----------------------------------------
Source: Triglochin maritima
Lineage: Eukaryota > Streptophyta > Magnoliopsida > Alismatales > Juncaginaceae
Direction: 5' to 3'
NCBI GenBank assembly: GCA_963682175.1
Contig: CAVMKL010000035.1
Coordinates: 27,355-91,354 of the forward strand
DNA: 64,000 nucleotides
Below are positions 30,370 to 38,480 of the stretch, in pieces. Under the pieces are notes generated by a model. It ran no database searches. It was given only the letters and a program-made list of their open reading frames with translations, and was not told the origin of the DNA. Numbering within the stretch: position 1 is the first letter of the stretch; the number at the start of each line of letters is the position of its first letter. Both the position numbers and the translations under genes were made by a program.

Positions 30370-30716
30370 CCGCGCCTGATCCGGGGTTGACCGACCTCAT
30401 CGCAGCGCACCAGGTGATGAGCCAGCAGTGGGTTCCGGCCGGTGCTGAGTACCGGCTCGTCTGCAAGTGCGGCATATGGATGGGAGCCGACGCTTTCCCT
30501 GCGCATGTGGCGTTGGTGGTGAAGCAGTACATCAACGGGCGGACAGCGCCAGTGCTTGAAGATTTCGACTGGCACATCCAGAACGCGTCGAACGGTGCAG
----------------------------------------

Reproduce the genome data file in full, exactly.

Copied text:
Source: Triglochin maritima
Lineage: Eukaryota > Streptophyta > Magnoliopsida > Alismatales > Juncaginaceae
Direction: 5' to 3'
NCBI GenBank assembly: GCA_963682175.1
Contig: CAVMKL010000035.1
Coordinates: 27,355-91,354 of the forward strand
DNA: 64,000 nucleotides
Below are positions 30,370 to 38,480 of the stretch, in pieces. Under the pieces are notes generated by a model. It ran no database searches. It was given only the letters and a program-made list of their open reading frames with translations, and was not told the origin of the DNA. Numbering within the stretch: position 1 is the first letter of the stretch; the number at the start of each line of letters is the position of its first letter. Both the position numbers and the translations under genes were made by a program.

Positions 30370-30716
30370 CCGCGCCTGATCCGGGGTTGACCGACCTCAT
30401 CGCAGCGCACCAGGTGATGAGCCAGCAGTGGGTTCCGGCCGGTGCTGAGTACCGGCTCGTCTGCAAGTGCGGCATATGGATGGGAGCCGACGCTTTCCCT
30501 GCGCATGTGGCGTTGGTGGTGAAGCAGTACATCAACGGGCGGACAGCGCCAGTGCTTGAAGATTTCGACTGGCACATCCAGAACGCGTCGAACGGTGCAG